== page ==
How many Conservative Party members cast their ballots for Maxime Bernier ahead of this weekend’s leadership convention without knowing his central health care policy would render the cherished Canada Health Act unenforceable?
I don’t know, but I imagine it’s more than nought, and the headline “Could Maxime Bernier kill universal health care?”—which appeared last week at Maclean’s—is likely to be provoking a few double takes. I’ll also wager it’s all producing a healthy round of high-fives inside the Prime Minister’s Office.
This being politics, let’s leave aside the merits of the argument. Only a fool would argue everything is tip-top when it comes to Canadian health care. The question is whether it’s foolish for a self-professed small-government libertarian who trades by the name “Mad” Max Bernier to try to lead the change the system needs.
The answer is “yes.”
There are some files for which a political party just isn’t trusted on motive. For Conservatives, health care is one of them. Stephen Harper wanted nothing to do with health care so badly he simply slapped an extension on Paul Martin’s health care transfer growth and called it a day.
Harper also added a wait-times guarantee for certain medical procedures to his 2006 platform, but it certainly wasn’t what won him the vote. Conservatives win despite health care, not because of it.
And it certainly didn’t feel like a political winner when the Harper government eventually chose in 2011 to continue with 6 per cent increases to 2016-17 before limiting the increase of federal health transfers to 3 per cent or nominal GDP growth, whichever was higher.
The move was a real risk to the Conservative brand. The savvy move was to tie the change to the health of the economy, an issue where the Conservatives in general, and Harper in particular, were trusted.
In hindsight, the saving grace on health was that the provinces weren’t told in advance and the change was presented as a fait accompli. The premiers knew Harper wouldn’t bend, and with its decision, the government had deprived them of a platform from which to make the case for more.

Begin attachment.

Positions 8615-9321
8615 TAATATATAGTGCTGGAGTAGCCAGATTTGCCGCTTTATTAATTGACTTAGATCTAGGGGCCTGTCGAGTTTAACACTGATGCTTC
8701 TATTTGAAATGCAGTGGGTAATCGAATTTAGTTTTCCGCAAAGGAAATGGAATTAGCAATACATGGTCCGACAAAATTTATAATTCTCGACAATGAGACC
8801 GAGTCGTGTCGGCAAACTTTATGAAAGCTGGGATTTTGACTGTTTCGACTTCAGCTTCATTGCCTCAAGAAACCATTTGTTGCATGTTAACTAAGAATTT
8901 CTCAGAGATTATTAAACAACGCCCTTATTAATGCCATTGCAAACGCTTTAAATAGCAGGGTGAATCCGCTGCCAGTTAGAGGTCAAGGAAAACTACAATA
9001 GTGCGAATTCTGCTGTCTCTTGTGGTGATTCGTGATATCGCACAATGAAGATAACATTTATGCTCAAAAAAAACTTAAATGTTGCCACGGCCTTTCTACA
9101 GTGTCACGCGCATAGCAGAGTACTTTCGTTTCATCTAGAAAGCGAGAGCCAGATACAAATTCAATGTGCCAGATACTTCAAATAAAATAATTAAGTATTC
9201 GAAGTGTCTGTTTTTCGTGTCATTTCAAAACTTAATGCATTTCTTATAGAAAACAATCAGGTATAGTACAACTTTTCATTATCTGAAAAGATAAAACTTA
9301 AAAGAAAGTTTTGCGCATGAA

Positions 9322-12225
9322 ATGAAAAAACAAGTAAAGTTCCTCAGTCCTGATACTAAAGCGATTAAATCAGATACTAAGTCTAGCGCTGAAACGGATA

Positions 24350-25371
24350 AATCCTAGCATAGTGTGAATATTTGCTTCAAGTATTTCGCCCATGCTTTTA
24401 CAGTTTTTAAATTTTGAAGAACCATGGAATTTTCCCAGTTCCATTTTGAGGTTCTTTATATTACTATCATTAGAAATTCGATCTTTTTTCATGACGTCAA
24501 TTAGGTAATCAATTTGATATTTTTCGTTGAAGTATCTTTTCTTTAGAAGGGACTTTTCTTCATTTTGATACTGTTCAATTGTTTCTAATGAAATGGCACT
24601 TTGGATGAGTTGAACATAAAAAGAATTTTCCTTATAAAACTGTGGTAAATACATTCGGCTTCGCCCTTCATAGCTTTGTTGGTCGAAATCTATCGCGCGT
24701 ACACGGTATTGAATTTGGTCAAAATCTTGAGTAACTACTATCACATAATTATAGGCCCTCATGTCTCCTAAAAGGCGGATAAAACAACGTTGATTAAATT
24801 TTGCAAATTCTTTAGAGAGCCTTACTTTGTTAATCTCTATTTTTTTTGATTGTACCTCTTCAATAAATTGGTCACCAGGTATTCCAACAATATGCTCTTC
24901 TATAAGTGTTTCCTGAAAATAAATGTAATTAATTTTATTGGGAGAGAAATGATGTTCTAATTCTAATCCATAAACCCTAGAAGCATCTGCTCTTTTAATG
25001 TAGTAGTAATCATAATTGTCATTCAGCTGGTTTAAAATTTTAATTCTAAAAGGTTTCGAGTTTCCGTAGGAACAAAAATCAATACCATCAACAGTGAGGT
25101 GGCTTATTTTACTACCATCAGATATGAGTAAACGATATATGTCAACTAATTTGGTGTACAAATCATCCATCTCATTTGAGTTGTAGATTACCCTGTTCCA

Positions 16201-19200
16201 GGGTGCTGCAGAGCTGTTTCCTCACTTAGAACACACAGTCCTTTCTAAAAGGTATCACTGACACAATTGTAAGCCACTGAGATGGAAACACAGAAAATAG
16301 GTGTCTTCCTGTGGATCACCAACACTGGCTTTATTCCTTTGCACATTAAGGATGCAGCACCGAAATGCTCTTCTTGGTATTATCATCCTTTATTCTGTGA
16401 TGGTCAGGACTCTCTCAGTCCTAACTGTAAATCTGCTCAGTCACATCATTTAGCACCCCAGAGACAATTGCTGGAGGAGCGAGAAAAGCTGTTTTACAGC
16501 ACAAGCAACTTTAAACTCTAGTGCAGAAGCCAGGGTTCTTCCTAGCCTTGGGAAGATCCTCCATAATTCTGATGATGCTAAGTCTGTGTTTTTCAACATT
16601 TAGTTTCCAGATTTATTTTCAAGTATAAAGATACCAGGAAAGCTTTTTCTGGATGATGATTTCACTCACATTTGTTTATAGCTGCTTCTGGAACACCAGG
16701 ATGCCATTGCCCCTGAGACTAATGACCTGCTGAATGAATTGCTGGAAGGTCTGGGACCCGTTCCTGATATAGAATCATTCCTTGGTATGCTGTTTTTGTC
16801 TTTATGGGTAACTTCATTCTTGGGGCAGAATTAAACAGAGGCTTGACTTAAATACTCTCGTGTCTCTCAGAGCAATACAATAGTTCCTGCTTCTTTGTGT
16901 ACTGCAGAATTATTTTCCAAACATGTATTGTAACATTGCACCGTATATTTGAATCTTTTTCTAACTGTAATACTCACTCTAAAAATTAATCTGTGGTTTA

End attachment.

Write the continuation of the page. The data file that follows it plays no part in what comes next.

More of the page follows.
This is probably the thinking motivating the Bernier pledge. Put the onus on the provinces, give them the tax points, and prod them on service standards if they don’t deliver. Take a landmine off the federal plate and divvy it up across the provinces and territories.
There are several problems with this approach. First: the provinces now know it will be coming. Expect the Council of the Federation to be ready to fire back. Second: Canadians love their health care, to the point of irrationality. It’s a part of our national identity—foolishly so, one could argue. But that brings us to the third problem: the Bernier campaign hasn’t done enough positioning of the problem to make their proposed solution inevitable, to say nothing about making it politically palatable.
Talking up the problem is the critical part of political communication. If voters don’t know there’s a problem they won’t see the need for a solution. Good politicians identify the problem, ascribe motive to themselves for wanting to solve the problem, highlight their solution, and then call on others to support the solution, having carefully mapped out supportive stakeholders in advance.
Indeed, Bernier has done plenty of this on another potentially contentious pledge: to scrap Canada’s supply management system. And it was certainly the approach the Harper government took when it embarked on another dangerous pledge: raising Canada’s retirement age, an action that has been stupidly undone by the current Trudeau government.
Ahead of the retirement age announcement, we started to highlight the fact that Canada’s then current (and now restored) retirement policy was constructed when there were six to seven workers for every retiree and life expectancy post-retirement was a fraction of what it now is.
With the current three-workers-to-one-retiree ratio being further reduced to two-to-one by 2030, while life expectancy pushes ever further outward from retirement age, the case for action became clear, even obvious. Fixing it, we explained, was critical to the country’s long-term economic prosperity. As a result of our efforts, the criticism of the policy change was muted, and certainly nothing close to the firestorm for which we had prepared.
Now, if a politician doesn’t talk up the problem and ascribe motive to themselves for fixing it, their opponent usually does it for them. The Liberals will undoubtedly use the Bernier pledge to prove what they’ve been (falsely) saying about Conservatives for years: that they can’t be trusted to defend the Canada Health Act. Bernier can’t wiggle away from that now that his campaign has conceded his policy would render the Act unenforceable.
It’s both an unforced error and the Maxime Bernier way. He’s not in politics for piecemeal change; he wants to swing for the fences. His platform for the Conservative leadership is admirably full of big policy ideas. The question becomes how many fights he wants to pick, and on how many fronts.
But if Maxime Bernier doesn’t lay out more of his thinking for changing one of Canada’s policy third rails, he’ll be the one who gets a shock at the ballot box.
Andrew MacDougall is a London-based columnist and commentator. He was a director of communications to Stephen Harper.